A MULTI-MILLIONAIRE farmer was crushed to death against a gate by his own tractor — after his dog knocked a lever to make the vehicle move forward, an inquest heard.
Entrepreneur Derek Mead, 70, left the JCB farm loader with the engine running as he was building a rockery.
But an inquest heard he left his pet Jack Russell in the cab of the vehicle and the animal knocked a lever, which started the machine moving.
The lever in the Manitou farming vehicle — which is similar to a forklift truck — is as easy to turn on as a car indicator and the dog may have jumped up to see where his master had gone, the inquest heard.
Derek, a father-of-three, was crushed against the gate and suffered a fractured vertebrae and traumatic asphyxia.
Paramedics tried to save him but he died at the scene.
Derek, who owned border collies and terriers, had been building a rockery around a large pond in his garden on June 4, 2017, when the accident happened.
Son Alistair, who cried throughout the one-hour hearing, found Mr Mead trapped against the gate and unresponsive.
In a statement read to the court, he said: ‘Dad was crouched down facing the machine with his back to the gate as if he had seen the machine coming towards him and ducked to avoid it.’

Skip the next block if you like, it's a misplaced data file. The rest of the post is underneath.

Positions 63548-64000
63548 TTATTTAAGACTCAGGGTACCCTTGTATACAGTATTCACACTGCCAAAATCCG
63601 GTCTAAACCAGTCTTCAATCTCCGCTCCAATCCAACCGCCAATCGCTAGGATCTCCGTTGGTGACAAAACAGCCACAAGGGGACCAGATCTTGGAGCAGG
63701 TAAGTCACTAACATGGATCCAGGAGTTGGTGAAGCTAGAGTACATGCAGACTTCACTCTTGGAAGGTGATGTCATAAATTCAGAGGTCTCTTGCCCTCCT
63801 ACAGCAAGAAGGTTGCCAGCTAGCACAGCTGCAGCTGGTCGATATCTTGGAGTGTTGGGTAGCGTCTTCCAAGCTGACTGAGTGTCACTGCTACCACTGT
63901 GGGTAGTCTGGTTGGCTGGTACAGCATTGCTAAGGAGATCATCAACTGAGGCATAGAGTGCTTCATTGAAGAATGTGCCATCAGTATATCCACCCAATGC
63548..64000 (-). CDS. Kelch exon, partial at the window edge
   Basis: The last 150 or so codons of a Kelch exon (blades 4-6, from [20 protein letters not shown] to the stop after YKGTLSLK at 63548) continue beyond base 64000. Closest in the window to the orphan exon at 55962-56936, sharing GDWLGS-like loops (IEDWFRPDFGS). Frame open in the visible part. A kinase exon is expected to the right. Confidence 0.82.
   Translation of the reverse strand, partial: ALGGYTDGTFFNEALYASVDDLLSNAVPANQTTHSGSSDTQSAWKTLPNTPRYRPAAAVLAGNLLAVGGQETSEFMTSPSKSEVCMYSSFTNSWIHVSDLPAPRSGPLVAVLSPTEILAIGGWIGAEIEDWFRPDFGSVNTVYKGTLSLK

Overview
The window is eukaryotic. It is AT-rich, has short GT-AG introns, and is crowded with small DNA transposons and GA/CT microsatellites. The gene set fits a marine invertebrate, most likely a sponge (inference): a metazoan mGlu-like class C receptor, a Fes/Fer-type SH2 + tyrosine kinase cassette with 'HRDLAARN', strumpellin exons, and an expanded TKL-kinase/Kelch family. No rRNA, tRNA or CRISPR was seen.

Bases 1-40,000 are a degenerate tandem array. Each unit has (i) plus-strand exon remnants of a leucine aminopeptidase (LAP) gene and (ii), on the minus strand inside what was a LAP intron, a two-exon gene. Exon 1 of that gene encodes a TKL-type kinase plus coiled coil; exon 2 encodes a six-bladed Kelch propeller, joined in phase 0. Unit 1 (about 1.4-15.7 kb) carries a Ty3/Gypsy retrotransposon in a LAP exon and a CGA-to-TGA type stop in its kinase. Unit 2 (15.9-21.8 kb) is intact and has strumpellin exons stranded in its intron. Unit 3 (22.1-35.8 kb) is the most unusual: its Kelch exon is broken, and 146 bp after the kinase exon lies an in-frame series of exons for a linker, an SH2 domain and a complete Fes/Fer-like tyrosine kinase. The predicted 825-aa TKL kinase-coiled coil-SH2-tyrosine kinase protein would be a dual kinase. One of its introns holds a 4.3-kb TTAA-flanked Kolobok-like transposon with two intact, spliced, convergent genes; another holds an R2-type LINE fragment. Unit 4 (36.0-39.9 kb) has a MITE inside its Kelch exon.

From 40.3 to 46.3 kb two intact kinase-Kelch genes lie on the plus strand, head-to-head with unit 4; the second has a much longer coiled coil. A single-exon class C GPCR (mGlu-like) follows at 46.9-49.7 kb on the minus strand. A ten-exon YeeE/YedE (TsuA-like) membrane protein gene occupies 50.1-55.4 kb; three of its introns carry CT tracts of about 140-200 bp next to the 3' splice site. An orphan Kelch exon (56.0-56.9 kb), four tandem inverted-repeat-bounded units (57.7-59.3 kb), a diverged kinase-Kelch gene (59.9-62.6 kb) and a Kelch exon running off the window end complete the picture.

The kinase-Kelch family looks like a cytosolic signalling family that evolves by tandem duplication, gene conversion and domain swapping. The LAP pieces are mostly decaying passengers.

Summing up, assistant coroner Dr Peter Harrowing said: ‘Mr Mead was very experienced in the using the piece of equipment.
‘The most likely explanation is that the dog inadvertently moved the shuttle lever, causing Mr Mead to be trapped against the gate.
‘The death of Mr Derek Mead was one of a very tragic accident.’
Mr Mead’s brother Roger was killed 30 years ago when his tractor overturned while he was out working on his land.
Derek, who died at his farm The Laurels in the village of Puxton, Weston-super-Mare, Somerset, was a leading businessman and a major landowner in the area.
He was the managing director of Mead Realisations, which owns Puxton Park. He also owned the Sedgemoor Auction Centre at junction 24 of the M5.
He was also a long-term member of the National Farmers’ Union before resigning in 2010 in a protest at what he said was its failure to support dairy farmers.
Mr Mead farmed around 3,000 acres in North Somerset and also owned racehorses.